The term ‘Heart failure’ or ‘HF’ makes it sound like that the heart is no longer functioning or working at all and there is nothing that can be done about it. But actually, heart failure means that the heart isn't pumping blood as well as it should be doing. Congestive heart failure is also a type of heart failure which requires that the patient seeks timely medical attention, although sometimes these two terms are used interchangeably.

The body depends on the heart's pumping activity to deliver oxygen and nutrient-rich blood to all the body's cells. When the cells are properly well nourished then the body can function normally.

With occurrence of heart failure, the weakened heart cannot supply enough blood to the cells of the body. These results in fatigue (or lethargic) and shortness of breath and in some people they may cause coughing. This can affect everyday activities such as walking, climbing of the stairs or carrying groceries making them very difficult.


Any sign of the heart failure may not be cause for an alarm. But if you continue to have more than one of any of these symptoms, even if you have not been diagnosed with any of the heart problems, then you should consult a physician and report about them to a healthcare professional and ask for their guidance and evaluation of your heart. Heart failure can be ongoing or continuous (chronic), or your condition may start suddenly or abruptly (acute).

Signs and Symptoms of Heart Failure may include:

  • Shortness of breath (dyspnea) when you physically exert yourself or when you lie down to rest
  • Swelling (edema) in your ankles, legs, ankles, and feet
  • Fatigue and weakness throughout
  • Reduced ability to do exercise
  • Rapid or irregular heartbeat
  • Increased need to urinate at night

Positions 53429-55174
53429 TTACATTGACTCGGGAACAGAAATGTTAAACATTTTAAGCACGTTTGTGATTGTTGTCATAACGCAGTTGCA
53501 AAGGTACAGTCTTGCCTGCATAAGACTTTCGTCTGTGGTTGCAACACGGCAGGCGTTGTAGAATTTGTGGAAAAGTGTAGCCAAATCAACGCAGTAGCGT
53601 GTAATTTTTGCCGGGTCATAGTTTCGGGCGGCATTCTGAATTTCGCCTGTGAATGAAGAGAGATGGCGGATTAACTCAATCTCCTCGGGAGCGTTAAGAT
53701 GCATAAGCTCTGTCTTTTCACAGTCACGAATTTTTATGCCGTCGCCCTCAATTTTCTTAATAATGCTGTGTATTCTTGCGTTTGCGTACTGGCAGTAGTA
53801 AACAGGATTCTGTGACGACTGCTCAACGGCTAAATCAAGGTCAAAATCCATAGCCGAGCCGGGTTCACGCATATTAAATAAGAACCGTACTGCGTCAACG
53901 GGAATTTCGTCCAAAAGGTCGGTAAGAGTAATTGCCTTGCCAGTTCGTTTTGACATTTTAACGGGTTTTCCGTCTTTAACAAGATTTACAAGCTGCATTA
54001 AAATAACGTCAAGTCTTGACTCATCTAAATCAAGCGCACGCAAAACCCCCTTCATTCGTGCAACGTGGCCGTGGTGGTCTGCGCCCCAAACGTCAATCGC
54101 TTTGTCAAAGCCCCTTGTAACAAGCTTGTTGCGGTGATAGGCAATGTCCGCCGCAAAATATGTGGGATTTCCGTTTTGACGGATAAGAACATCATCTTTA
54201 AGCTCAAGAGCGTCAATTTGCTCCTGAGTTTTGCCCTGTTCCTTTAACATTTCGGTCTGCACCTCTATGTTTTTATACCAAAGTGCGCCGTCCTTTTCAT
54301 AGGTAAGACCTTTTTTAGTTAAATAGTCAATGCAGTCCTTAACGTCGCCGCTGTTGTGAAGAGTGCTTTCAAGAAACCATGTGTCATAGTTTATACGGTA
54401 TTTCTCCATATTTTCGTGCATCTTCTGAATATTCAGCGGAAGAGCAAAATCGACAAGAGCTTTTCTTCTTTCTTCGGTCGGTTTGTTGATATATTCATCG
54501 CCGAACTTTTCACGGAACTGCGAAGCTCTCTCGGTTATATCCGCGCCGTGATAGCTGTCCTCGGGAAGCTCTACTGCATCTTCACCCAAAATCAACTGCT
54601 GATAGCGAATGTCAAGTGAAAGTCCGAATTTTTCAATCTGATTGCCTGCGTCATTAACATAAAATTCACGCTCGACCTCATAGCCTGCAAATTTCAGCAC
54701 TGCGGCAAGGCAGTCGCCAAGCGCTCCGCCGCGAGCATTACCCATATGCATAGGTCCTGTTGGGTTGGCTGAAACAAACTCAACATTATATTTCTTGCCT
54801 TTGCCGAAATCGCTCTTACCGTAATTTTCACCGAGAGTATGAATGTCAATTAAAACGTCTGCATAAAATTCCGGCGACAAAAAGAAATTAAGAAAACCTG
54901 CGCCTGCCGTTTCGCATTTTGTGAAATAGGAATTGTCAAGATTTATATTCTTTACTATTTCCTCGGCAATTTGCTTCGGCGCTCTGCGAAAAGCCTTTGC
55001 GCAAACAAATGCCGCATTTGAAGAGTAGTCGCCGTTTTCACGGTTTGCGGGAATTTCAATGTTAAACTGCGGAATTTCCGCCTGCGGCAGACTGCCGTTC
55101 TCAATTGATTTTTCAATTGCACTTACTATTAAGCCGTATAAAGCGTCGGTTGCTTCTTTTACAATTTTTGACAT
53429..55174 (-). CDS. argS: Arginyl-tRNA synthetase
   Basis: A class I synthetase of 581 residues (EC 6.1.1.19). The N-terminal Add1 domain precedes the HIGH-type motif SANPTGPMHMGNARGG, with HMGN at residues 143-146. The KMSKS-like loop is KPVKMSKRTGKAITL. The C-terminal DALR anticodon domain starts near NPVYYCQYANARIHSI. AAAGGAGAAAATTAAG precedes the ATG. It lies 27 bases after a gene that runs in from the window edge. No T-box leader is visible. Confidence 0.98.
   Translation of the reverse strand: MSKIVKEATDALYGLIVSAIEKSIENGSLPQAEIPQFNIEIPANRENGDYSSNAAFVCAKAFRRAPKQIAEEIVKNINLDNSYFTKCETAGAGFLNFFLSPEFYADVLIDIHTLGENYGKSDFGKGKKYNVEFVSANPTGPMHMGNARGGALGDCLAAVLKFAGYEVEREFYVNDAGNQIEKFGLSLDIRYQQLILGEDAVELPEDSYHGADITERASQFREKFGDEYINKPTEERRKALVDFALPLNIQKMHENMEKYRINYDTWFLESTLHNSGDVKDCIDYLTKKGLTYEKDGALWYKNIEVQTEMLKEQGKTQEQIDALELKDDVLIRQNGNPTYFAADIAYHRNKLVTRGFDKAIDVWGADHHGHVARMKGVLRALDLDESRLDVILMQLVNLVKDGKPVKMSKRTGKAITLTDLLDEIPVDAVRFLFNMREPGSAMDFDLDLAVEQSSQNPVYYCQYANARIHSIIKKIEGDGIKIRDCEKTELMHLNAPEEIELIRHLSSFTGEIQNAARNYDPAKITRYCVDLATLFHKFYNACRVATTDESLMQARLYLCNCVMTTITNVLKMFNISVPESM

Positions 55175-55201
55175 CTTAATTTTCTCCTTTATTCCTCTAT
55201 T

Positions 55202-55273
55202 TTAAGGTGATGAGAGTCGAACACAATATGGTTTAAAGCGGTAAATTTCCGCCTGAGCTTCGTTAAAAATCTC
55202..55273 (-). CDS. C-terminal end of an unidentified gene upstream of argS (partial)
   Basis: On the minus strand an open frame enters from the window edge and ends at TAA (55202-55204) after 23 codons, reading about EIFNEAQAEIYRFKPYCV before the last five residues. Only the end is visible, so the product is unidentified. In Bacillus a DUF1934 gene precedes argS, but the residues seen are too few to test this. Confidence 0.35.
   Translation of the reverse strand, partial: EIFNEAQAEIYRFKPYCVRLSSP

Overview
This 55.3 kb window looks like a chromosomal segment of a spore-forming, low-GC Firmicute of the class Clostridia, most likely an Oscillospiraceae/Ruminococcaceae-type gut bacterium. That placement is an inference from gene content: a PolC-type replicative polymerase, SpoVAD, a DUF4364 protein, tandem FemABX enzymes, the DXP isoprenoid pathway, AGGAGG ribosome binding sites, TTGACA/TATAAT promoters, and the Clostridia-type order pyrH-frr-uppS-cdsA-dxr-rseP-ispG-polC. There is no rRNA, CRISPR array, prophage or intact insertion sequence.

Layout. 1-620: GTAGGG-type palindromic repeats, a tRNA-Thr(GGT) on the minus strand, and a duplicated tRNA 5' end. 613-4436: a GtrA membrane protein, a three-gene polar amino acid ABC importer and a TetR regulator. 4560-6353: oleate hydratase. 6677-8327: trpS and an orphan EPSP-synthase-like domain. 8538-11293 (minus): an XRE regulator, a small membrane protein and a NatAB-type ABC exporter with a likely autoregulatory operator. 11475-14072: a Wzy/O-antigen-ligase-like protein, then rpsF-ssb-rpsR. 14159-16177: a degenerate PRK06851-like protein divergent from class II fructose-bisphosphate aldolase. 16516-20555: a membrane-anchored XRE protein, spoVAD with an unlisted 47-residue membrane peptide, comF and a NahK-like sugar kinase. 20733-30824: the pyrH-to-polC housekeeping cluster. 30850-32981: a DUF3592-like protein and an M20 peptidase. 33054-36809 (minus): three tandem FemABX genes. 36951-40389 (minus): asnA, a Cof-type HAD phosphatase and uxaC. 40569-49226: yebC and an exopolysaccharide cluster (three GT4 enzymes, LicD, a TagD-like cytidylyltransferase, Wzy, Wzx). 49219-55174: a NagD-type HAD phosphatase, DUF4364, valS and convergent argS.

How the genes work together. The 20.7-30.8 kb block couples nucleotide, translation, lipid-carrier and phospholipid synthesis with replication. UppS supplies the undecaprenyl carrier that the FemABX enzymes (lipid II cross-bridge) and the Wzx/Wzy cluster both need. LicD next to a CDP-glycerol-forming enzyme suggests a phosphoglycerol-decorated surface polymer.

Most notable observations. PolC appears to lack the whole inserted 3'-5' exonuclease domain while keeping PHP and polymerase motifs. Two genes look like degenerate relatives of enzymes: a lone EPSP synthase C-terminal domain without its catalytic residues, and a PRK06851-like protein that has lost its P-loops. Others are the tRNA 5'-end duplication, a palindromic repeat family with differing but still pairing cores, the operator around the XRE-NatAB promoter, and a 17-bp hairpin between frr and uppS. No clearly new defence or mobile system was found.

• Persistent coughing or deep wheezing
  • Lack of appetite and nausea
  • Swelling of your abdomen
  • Sudden weight gain due to fluid retention
  • Difficulty concentrating on things or decreased alertness
  • Chest pain in case the heart failure is caused by a heart attack
  • Sudden and severe shortness of breath and coughing out pink, foamy mucus

Risk factors

Well, a single risk factor may be good enough to cause heart failures, but a combination of factors can only increase the risk.

These risk factors include:

  • Heart attack

  • High blood pressure.

  • Diabetes

  • Coronary artery disease

  • Sleep apnea

  • Some diabetes or other high power medications

  • Valvular heart disease

  • Congenital heart defects

  • Viruses

  • Irregular heartbeats

  • Tobacco use

  • Alcohol use

  • Obesity

Complications during Heart Failures

If you have or are having a heart failure, then your outlook depends on the cause and the severity of an attack, your overall health, and other factors included such as your age and such. So the complications will include heart valve problems, kidney damage or failure, liver damage, heart rhythm problems. In some people, symptoms and heart function can improve with proper care and treatment. However, whatever be the case heart failure can be life-threatening.

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